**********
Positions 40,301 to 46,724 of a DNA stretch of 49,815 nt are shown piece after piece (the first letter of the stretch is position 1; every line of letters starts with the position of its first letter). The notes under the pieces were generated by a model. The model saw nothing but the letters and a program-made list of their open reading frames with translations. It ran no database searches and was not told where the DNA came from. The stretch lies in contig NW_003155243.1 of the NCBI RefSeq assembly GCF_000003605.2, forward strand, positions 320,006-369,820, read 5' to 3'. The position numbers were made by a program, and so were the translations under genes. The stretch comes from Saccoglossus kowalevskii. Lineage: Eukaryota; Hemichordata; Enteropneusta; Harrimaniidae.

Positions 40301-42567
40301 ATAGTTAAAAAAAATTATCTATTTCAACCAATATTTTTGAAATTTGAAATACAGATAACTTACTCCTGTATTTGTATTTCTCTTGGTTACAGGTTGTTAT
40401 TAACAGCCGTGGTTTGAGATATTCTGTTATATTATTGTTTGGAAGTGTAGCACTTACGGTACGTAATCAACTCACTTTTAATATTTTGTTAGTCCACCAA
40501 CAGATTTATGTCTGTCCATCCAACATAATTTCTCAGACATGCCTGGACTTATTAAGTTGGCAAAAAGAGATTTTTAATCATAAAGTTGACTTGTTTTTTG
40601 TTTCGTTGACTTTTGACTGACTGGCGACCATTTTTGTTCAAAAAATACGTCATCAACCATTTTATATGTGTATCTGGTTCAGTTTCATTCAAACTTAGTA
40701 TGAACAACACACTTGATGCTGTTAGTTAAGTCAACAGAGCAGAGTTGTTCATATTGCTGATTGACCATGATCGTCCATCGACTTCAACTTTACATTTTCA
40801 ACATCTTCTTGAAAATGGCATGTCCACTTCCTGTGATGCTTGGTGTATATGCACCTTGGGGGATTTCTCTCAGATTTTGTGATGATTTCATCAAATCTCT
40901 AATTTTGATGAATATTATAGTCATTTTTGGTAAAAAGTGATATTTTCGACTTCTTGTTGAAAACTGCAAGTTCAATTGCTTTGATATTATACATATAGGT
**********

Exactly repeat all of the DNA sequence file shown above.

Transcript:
Positions 40,301 to 46,724 of a DNA stretch of 49,815 nt are shown piece after piece (the first letter of the stretch is position 1; every line of letters starts with the position of its first letter). The notes under the pieces were generated by a model. The model saw nothing but the letters and a program-made list of their open reading frames with translations. It ran no database searches and was not told where the DNA came from. The stretch lies in contig NW_003155243.1 of the NCBI RefSeq assembly GCF_000003605.2, forward strand, positions 320,006-369,820, read 5' to 3'. The position numbers were made by a program, and so were the translations under genes. The stretch comes from Saccoglossus kowalevskii. Lineage: Eukaryota; Hemichordata; Enteropneusta; Harrimaniidae.

Positions 40301-42567
40301 ATAGTTAAAAAAAATTATCTATTTCAACCAATATTTTTGAAATTTGAAATACAGATAACTTACTCCTGTATTTGTATTTCTCTTGGTTACAGGTTGTTAT
40401 TAACAGCCGTGGTTTGAGATATTCTGTTATATTATTGTTTGGAAGTGTAGCACTTACGGTACGTAATCAACTCACTTTTAATATTTTGTTAGTCCACCAA
40501 CAGATTTATGTCTGTCCATCCAACATAATTTCTCAGACATGCCTGGACTTATTAAGTTGGCAAAAAGAGATTTTTAATCATAAAGTTGACTTGTTTTTTG
40601 TTTCGTTGACTTTTGACTGACTGGCGACCATTTTTGTTCAAAAAATACGTCATCAACCATTTTATATGTGTATCTGGTTCAGTTTCATTCAAACTTAGTA
40701 TGAACAACACACTTGATGCTGTTAGTTAAGTCAACAGAGCAGAGTTGTTCATATTGCTGATTGACCATGATCGTCCATCGACTTCAACTTTACATTTTCA
40801 ACATCTTCTTGAAAATGGCATGTCCACTTCCTGTGATGCTTGGTGTATATGCACCTTGGGGGATTTCTCTCAGATTTTGTGATGATTTCATCAAATCTCT
40901 AATTTTGATGAATATTATAGTCATTTTTGGTAAAAAGTGATATTTTCGACTTCTTGTTGAAAACTGCAAGTTCAATTGCTTTGATATTATACATATAGGT